Home 5 Module Assessment LME Module: Fish and Fisheries

FISH AND FISHERIES MODULE INDICATORS

 

Changes in biodiversity and species dominance within fish communities of LMEs have resulted from excessive exploitation, naturally occurring environmental shifts due to climate change, and coastal pollution. Changes in biodiversity and species dominance in a fish community can move up the food web to apex predators and cascade down the food web to plankton components of the ecosystem. The fish and fisheries module includes both fisheries independent bottom-trawl surveys and pelagic-species acoustic surveys to obtain time-series information on changes in fish biodiversity and abundance levels. Standardized sampling procedures, when employed from small calibrated trawlers, can provide important information on changes in fish species. Fish catch provides biological samples for stock identification, length frequencies, stomach content analyses, age-growth relationships, fecundity, and coastal pollution monitoring for possibly associated pathological conditions, as well as data for preparing stock assessments and for clarifying and quantifying multispecies trophic relationships. The survey vessels can also be used as platforms for obtaining water, sediment, and benthic samples for monitoring harmful algal blooms, diseases, anoxia, and changes in benthic communities. Applications of multiannual time series data on fisheries biomass yields and trophic indexing for the world's 64 LMEs is given in Pauly et al.(2008) and Christensen (2008). Fisheries biomass yield time-series data can be used for examining trends in relation to climate warming (Sherman et al. 2008)

Fisheries Landings

Figure 1. Total reported landings in the Bay of Bengal LME by species (Sea Around Us 2007).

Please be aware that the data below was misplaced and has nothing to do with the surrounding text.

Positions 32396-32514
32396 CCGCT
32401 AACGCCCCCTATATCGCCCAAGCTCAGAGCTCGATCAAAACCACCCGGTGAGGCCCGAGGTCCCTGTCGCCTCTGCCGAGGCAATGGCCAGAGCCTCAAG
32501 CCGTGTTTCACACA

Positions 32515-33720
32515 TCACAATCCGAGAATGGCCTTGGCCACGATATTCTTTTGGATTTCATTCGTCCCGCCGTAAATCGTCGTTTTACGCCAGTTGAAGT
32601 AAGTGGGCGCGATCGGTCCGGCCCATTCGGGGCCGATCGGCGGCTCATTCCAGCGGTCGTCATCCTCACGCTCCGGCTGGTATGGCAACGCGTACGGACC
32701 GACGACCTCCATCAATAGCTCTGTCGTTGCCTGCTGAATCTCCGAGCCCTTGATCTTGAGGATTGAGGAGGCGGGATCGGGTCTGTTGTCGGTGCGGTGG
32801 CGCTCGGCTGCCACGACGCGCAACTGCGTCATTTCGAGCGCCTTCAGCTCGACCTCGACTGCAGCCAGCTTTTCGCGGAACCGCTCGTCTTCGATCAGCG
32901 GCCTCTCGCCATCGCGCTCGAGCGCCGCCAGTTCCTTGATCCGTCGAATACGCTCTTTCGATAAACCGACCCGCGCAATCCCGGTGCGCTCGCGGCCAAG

Trophic Level

Figure 2. Mean trophic level (i.e., Marine Trophic Index in the Bay of Bengal LME (Sea Around Us 2007).

Selected Fish and Fisheries Indicators Module Publications

 

Christensen V. 2008. Models of the World's Large Marine Ecosystems. Intergovernmental Oceanographic Commission technical series 80. Paris: IOC, UNESCO.

Pauly D, Alder J, Booth S, Cheung WWL, Close C, Sumaila UR, Swartz W, Tavakolie A, Watson R, Wood L and others. 2008. Fisheries in large marine ecosystems:  Descriptions and diagnoses. In: Sherman K, Hempel G, editors. The UNEP Large Marine Ecosystems Report:  A Perspective on Changing Conditions in LMEs of the World's Regional Seas. Nairobi, Kenya: UNEP.

Sea Around Us Project at www.seaaroundus.org/

Sherman, K., I. Belkin, K. Friedland, J. O’Reilly, K. Hyde. 2008. Accelerated warming and emergent trends in fisheries biomass yields of the world’s large marine ecosystems. 41-80 in Sherman, K. and Hempel, G. (Editors). 2008. The UNEP Large Marine Ecosystem Report:  A perspective on changing conditions in LMEs of the world’s Regional Seas.  UNEP Regional Seas Report and Studies No. 182. United Nations Environment Programme. Nairobi, Kenya.